At least that's what has been my experience.
My son has ADHD. Now some of you will read that and think you understand what that means. Preconceived notions of the condition, or if you even believe it's a condition, will then surface and you have already "gifted" my child with certain behavioral characteristics.
Some of these assumptions will be correct, others will not.
Now take all of those preconceived notions and throw them at your child, or a child you love.
Takes a different spin doesn't it? You're probably saying to yourself, "well MY child doesn't do this, or do that"
Here's a news flash, most of the time, neither does mine. But unfortunately he walks into your world already labeled. I have to fight for equal treatment of him every day, and it's exhausting. I have to watch him make friends, then watch as he loses them due to outbursts of emotion he can't control. Or watch as impulsive actions push them further away...and there is nothing I can do to fix it. Add in emotional baggage we both have over family tragedy and a world that went out of control...I barely handle it as an adult, put that kind of pressure on a child and a child that already has difficulty handling day to day stress...
People do not understand, unless they have been there. It just is not in your ability to grasp and most people do not care to try.
I do a lot of damage control. Talk through what went wrong, what he can do better next time..but it doesn't change what is.. I have cried more tears as a parent then I ever did as a highly emotional teenager. Rather puts things in perspective.
I had a eye opening conversation with someone I really felt knew me and my son, about ADHD this weekend. While I expressed my frustration over having to fight for everything with my son just to have him treated equally and yet still have accommodations for his disability, she expressed her frustration in feeling her child gets slighted because children like my son need extra attention.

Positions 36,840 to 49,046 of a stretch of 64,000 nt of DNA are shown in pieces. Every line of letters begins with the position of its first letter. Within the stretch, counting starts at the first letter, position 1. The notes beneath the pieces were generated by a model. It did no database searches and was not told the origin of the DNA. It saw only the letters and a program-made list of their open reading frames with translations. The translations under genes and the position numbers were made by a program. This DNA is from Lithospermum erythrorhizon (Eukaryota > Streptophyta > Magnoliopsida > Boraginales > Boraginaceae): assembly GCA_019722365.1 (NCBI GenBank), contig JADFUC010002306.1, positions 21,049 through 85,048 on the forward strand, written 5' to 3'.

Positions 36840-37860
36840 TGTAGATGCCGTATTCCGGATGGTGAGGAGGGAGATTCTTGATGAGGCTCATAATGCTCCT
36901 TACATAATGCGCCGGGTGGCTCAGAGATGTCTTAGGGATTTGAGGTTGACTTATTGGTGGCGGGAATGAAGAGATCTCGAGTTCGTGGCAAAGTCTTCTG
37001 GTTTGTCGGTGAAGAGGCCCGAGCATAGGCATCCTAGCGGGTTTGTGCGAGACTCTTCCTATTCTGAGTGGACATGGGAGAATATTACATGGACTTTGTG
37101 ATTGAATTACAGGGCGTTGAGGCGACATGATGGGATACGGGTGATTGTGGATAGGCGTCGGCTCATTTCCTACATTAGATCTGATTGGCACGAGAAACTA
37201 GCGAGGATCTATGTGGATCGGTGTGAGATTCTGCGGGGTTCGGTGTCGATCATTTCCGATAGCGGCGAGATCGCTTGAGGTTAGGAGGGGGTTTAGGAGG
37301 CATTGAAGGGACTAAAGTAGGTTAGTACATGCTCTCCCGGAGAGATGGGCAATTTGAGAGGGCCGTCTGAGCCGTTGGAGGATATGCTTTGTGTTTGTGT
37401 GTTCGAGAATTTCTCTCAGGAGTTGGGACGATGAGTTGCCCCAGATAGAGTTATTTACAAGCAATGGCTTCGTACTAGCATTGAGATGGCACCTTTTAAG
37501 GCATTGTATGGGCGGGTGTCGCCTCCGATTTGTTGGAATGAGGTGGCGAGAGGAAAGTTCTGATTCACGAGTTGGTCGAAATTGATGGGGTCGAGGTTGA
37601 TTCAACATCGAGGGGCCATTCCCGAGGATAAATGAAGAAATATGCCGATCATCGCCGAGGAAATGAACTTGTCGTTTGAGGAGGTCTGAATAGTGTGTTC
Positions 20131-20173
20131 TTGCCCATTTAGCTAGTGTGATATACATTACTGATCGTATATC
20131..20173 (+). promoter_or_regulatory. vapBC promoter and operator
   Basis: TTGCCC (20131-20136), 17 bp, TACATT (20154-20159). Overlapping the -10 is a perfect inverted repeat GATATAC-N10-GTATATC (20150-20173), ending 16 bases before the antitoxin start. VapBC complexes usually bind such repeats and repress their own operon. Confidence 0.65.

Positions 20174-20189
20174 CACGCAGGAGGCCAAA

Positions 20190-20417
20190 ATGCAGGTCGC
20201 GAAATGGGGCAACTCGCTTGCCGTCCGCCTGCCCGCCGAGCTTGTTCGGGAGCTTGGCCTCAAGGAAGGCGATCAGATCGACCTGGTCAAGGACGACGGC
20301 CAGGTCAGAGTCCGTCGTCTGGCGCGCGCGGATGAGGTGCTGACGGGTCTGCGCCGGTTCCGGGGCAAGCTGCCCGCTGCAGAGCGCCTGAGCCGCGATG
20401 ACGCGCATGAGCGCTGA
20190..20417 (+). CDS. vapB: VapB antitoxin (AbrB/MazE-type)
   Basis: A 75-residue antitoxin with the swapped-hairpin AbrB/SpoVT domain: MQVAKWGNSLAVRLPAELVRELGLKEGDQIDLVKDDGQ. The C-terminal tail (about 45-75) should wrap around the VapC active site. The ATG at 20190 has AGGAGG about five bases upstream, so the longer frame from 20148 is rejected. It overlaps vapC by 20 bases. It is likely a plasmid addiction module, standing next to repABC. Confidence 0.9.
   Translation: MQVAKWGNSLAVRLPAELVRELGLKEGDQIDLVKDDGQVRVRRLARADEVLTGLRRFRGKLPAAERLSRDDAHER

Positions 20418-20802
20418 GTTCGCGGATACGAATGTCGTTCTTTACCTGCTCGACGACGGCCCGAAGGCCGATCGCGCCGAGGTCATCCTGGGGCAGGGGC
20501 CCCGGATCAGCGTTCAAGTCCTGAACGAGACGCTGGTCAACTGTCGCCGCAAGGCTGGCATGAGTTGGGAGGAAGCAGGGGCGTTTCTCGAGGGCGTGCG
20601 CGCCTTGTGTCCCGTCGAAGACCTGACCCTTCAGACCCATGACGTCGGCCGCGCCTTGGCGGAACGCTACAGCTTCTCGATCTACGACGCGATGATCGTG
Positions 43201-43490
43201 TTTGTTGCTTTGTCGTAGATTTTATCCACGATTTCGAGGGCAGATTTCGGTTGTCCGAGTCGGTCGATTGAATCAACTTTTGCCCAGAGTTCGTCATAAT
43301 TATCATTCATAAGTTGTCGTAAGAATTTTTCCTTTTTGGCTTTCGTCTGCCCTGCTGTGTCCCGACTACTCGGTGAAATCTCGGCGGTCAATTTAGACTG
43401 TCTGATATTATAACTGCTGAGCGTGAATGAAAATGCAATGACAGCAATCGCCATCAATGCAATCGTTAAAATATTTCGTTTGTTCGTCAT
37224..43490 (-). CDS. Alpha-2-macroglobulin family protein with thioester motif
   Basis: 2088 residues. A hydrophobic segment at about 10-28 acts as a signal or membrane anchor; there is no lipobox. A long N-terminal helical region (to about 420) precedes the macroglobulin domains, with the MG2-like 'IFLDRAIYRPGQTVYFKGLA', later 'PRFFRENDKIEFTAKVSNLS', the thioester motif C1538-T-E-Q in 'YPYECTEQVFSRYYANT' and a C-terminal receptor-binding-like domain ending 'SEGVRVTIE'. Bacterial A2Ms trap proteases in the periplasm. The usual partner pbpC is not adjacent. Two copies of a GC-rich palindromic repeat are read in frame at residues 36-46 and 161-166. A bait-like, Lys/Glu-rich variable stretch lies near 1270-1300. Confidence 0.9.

Here's the difference in what she says, and what reality is.
Her child does deserve to have the same equal treatment and reminding of every child. My child medically is qualified to have certain accommodations to help with his disability. The school over packs classrooms making it hard for teachers to give the needed attention to anyone, and they do not always supply the needed help for children such as my son to get the extra help he needs. That's just a fact.
But here is where we differ. She believe children, regardless of level of disability, should be taken to a special school so that her child is not slighted.
So in order for her world to be correct and nice, let's just shuffle everyone that causes an issue out the door rather then help them have the tools to function in a normal school room.
She blames the child rather then the system. I find that rather narrow minded. There is funding for children with certain medical disabilities, I can not dictate how the school chooses to spend that funding. I have no voice in that decision. All I can do is stand up and make sure my child gets taken care of.
She finds it easier to blame the break down in the system on children that require more attention rather then standing up for her own child and fighting, just like me.
If Kendell had no problems in life, I'd still be fighting over any injustices I perceive. I don't find blaming other factors a ready excuse. I don't always win the fight, often times it's a effort in futility. BUT, I fight.
That is the key...I fight. I don't blame, I don't make excuses as to why I didn't do anything. I do what I can, and I move on. Simple, and yet complicated.
My son is beautiful in every way, but he doesn't use a wheelchair, or have slurred speech. There is nothing physically indicative of a disability, so no one remembers that he has a genuine medical issue he has to conquer every day.
I'm so tired of people who look at a child that is a challenge and type cast them. You have no idea what is under their skin, what makes them tick. You have no idea what challenges they faced today and every day and you can't judge a child on the same level you do an adult.